SC blocks release of questionable rice shipment in Manila

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Wednesday, March 19, 2014


THE Supreme Court (SC) on Tuesday stopped the implementation of an order from a Manila judge to the Bureau of Customs (BOC) to release 480 containers of imported rice, which was allegedly not cleared by the National Food Authority (NFA).

Customs officers were earlier barred by Judge Cicero Jurado Jr. of the Manila Regional Trial Court (RTC) branch 11 from “seizing, alerting and/or holding” the rice belonging to St. Hildegard Grains Enterprises owner Danilo Galang, who bought it from a certain Ivy Souza of Bold Bidder Marketing and General Merchandise.

Galang has already paid P28 million representing 10 percent of the cost of rice to Bold Bidder, one of the five consignees that imported some 150,000 metric tons of rice through the Port of Manila last year without import permits from the NFA.

The rest of the questionable traders are Intercontinental Grains, Medaglia De Oro Trading, and Silent Royalty Marketing and Starcraft Trading Corporation, which has been linked to suspected rice smuggling leader Davidson Bangayan.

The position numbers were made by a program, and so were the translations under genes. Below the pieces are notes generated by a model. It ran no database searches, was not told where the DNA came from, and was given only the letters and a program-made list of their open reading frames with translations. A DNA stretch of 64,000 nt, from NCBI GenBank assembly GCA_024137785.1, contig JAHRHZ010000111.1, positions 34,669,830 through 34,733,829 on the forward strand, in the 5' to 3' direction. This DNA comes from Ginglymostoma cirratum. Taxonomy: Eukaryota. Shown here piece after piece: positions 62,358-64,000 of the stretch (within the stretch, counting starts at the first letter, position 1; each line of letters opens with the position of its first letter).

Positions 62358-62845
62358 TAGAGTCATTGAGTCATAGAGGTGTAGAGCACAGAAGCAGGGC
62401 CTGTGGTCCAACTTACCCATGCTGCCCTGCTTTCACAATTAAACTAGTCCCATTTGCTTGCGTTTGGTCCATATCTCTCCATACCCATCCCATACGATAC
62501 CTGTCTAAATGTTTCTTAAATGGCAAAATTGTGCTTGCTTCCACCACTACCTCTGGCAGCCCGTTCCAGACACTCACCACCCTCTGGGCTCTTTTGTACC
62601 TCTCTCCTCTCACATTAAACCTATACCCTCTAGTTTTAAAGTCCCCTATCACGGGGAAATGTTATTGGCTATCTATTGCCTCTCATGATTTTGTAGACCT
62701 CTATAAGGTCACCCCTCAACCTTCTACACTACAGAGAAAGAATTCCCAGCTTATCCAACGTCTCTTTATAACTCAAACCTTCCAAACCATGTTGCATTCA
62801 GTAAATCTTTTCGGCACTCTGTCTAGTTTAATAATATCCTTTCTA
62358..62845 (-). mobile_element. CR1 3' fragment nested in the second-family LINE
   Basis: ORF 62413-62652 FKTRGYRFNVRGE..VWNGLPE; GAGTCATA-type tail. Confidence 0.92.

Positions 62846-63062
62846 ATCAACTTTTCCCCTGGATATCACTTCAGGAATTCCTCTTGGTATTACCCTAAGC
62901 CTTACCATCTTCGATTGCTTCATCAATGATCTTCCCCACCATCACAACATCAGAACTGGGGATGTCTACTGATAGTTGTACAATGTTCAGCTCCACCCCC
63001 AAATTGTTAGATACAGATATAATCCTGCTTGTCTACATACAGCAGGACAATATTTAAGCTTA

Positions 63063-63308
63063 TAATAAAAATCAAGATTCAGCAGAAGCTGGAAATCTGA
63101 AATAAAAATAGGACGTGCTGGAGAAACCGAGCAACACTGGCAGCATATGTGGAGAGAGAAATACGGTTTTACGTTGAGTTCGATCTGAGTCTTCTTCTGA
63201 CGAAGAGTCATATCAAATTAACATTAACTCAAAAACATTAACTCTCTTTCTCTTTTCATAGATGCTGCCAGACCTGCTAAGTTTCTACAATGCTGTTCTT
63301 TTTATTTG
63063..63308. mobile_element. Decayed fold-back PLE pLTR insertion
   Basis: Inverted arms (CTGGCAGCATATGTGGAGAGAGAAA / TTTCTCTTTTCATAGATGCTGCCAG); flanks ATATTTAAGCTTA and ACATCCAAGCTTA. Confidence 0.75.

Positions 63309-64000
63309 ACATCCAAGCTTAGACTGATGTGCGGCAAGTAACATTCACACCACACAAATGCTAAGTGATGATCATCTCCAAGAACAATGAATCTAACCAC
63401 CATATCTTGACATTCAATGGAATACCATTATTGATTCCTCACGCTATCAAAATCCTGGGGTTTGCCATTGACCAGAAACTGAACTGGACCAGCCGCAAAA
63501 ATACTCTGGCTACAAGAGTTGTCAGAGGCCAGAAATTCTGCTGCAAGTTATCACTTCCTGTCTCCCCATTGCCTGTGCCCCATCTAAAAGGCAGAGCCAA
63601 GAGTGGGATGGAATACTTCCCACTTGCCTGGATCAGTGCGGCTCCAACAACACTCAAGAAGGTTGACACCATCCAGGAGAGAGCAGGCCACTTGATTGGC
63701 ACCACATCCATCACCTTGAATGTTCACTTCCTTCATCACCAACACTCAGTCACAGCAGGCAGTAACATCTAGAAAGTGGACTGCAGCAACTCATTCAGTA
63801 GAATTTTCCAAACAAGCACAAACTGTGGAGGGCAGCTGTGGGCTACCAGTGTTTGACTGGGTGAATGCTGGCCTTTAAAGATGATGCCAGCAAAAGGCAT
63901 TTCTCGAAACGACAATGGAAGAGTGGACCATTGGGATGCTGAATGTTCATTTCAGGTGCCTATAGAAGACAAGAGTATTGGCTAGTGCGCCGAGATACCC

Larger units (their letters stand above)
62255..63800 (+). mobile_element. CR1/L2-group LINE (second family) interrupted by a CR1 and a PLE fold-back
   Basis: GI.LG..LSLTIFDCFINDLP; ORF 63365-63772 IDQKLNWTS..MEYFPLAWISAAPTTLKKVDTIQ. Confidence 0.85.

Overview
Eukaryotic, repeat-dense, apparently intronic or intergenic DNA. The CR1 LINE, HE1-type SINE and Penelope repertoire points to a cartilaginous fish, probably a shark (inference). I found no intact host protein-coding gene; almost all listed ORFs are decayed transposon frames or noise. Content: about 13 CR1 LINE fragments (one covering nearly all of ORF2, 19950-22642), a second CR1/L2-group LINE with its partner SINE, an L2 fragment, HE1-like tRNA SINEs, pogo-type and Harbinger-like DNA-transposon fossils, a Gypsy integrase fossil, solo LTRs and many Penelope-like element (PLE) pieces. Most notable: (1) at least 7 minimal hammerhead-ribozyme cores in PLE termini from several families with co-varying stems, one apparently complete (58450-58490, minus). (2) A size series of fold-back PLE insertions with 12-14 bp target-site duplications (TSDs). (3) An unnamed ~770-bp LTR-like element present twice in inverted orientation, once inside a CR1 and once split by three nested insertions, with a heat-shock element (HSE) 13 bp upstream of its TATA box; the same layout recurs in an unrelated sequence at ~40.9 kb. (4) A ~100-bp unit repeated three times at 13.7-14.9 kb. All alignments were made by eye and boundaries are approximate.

Galang told the Manila court that the BOC erred in seizing the rice shipment, citing the expiration of World Trade Organization’s (WTO) quantitative restrictions to rice importation on June 30, 2012.

Jurado then issued a temporary restraining order (TRO) on January 16 followed by a preliminary injunction on January 24.

The Office of the Solicitor (OSG) questioned Jurado’s actions before the SC, saying the Philippines is still negotiating with the WTO to extend the import restrictions until 2017.

Because of this, the government said the NFA still has the power to issue import permits as part of the quantitative rice restrictions.

Aside from the TRO, the SC also directed Jurado, Galang and Souza to comment on the government’s petition to invalidate the lower court’s orders within 10 days.

Last month, the SC blocked a Davao court order last December for the BOC to release of 91,800 sacks of rice imported by Starcraft.

The stay order however came too late as Customs Commissioner John Sevilla ordered the release of the shipment worth P21.1 million on January 6 in deference to judge’s order. (Sunnex)

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